A growing consensus argues that minimum parking requirements (MPRs) make housing more expensive. This paper examines two claims from this discussion: (1) that MPRs discourage the construction of small units; (2) that the costs of building required parking are “passed on” to buyers and renters in the form of higher prices and rents. However, the mechanisms behind these two effects have never been made explicit in the literature. This paper proposes, for each claim, a plausible mechanism relying on the specific choices of housing suppliers and consumers. We propose that MPRs discourage small units because they eliminate the most profitable floorspace/parking bundle to supply to relatively lower-income households. We propose that parking costs may be passed on by reducing the supply of housing on offer at a given price.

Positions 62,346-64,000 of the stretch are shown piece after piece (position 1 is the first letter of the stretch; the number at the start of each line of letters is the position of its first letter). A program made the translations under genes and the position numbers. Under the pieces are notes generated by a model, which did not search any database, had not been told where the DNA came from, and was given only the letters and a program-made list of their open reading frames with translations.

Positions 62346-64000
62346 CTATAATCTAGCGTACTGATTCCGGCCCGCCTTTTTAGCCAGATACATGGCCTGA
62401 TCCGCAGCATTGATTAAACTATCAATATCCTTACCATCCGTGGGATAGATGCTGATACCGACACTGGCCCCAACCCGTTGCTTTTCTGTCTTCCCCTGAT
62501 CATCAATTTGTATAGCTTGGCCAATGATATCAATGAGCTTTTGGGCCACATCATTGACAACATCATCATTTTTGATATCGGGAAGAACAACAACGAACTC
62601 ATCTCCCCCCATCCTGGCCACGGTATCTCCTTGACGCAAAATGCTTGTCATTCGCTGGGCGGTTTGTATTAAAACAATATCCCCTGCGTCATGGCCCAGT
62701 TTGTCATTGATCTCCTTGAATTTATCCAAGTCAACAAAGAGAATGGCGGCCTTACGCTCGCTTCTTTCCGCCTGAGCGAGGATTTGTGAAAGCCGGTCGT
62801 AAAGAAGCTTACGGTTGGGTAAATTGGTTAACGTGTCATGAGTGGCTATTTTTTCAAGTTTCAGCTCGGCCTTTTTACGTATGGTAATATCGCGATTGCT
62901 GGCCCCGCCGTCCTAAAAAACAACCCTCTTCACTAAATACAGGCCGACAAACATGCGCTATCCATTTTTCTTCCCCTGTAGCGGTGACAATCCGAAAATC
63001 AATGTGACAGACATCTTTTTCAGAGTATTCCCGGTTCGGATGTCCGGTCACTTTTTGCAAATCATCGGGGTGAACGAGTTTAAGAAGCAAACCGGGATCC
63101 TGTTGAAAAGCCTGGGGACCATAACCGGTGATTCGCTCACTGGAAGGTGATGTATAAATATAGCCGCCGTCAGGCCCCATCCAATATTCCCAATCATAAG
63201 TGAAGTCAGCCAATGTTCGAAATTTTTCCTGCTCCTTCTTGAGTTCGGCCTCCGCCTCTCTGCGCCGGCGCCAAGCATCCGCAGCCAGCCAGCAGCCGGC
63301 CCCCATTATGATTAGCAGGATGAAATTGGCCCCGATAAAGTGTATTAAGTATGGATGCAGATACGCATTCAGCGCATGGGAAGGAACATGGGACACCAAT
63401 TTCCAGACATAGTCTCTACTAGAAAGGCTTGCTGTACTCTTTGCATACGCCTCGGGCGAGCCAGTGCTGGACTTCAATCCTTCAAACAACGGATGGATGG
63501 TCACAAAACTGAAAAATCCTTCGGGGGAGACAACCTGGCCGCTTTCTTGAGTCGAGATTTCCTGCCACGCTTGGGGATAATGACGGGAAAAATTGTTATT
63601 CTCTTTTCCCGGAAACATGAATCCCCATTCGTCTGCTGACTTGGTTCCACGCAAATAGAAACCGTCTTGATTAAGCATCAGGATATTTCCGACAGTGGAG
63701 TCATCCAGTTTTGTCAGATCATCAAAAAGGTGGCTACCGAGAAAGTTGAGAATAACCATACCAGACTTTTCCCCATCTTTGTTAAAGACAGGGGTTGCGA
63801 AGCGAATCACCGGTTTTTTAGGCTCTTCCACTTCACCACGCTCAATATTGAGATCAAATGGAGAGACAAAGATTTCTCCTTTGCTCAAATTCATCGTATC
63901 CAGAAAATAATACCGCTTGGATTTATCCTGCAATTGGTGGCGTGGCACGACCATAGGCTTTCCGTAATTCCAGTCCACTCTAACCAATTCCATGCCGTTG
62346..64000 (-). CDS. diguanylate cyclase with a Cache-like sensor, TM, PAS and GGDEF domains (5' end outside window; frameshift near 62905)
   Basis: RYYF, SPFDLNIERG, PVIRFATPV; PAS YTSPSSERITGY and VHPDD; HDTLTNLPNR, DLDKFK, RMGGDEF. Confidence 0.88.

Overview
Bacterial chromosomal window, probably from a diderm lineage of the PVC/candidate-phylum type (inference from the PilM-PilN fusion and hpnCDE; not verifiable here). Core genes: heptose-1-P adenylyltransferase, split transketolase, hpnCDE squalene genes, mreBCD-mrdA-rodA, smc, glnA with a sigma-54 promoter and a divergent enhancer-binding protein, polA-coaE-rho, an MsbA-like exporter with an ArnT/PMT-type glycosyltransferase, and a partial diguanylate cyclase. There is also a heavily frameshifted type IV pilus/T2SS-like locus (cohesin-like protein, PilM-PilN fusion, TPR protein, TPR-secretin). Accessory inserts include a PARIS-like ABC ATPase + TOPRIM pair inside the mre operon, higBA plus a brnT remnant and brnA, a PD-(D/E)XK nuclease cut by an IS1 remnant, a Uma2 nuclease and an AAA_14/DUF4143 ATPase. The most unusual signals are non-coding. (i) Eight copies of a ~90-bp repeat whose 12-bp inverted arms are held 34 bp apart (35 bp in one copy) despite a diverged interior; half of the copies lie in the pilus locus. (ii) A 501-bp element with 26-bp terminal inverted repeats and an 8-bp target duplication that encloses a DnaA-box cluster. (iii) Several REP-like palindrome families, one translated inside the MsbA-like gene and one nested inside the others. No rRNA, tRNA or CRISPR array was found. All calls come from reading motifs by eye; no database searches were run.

ASJC Scopus subject areas
- Geography, Planning and Development
- Urban Studies